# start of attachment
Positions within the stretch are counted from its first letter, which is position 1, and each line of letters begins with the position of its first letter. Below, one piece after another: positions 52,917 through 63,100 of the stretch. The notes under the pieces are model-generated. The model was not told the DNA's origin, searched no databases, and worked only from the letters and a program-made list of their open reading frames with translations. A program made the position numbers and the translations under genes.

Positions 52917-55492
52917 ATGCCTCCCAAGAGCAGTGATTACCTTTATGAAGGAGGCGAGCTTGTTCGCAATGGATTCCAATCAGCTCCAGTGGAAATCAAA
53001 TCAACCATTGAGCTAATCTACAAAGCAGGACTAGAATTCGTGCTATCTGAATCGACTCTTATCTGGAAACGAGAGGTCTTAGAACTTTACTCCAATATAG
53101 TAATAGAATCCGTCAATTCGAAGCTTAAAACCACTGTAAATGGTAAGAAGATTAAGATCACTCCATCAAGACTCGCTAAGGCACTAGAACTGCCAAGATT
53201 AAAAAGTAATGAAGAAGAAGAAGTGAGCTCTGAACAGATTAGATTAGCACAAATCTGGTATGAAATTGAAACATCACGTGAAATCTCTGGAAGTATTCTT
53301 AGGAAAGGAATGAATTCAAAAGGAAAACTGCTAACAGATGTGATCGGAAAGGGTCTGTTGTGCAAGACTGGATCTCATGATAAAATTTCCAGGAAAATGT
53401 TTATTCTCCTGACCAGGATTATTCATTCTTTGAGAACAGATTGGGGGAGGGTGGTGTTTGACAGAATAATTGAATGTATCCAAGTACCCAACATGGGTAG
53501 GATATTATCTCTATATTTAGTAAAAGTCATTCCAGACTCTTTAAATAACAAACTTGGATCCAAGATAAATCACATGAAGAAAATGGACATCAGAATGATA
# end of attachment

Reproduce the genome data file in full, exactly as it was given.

Positions within the stretch are counted from its first letter, which is position 1, and each line of letters begins with the position of its first letter. Below, one piece after another: positions 52,917 through 63,100 of the stretch. The notes under the pieces are model-generated. The model was not told the DNA's origin, searched no databases, and worked only from the letters and a program-made list of their open reading frames with translations. A program made the position numbers and the translations under genes.

Positions 52917-55492
52917 ATGCCTCCCAAGAGCAGTGATTACCTTTATGAAGGAGGCGAGCTTGTTCGCAATGGATTCCAATCAGCTCCAGTGGAAATCAAA
53001 TCAACCATTGAGCTAATCTACAAAGCAGGACTAGAATTCGTGCTATCTGAATCGACTCTTATCTGGAAACGAGAGGTCTTAGAACTTTACTCCAATATAG
53101 TAATAGAATCCGTCAATTCGAAGCTTAAAACCACTGTAAATGGTAAGAAGATTAAGATCACTCCATCAAGACTCGCTAAGGCACTAGAACTGCCAAGATT
53201 AAAAAGTAATGAAGAAGAAGAAGTGAGCTCTGAACAGATTAGATTAGCACAAATCTGGTATGAAATTGAAACATCACGTGAAATCTCTGGAAGTATTCTT
53301 AGGAAAGGAATGAATTCAAAAGGAAAACTGCTAACAGATGTGATCGGAAAGGGTCTGTTGTGCAAGACTGGATCTCATGATAAAATTTCCAGGAAAATGT
53401 TTATTCTCCTGACCAGGATTATTCATTCTTTGAGAACAGATTGGGGGAGGGTGGTGTTTGACAGAATAATTGAATGTATCCAAGTACCCAACATGGGTAG
53501 GATATTATCTCTATATTTAGTAAAAGTCATTCCAGACTCTTTAAATAACAAACTTGGATCCAAGATAAATCACATGAAGAAAATGGACATCAGAATGATA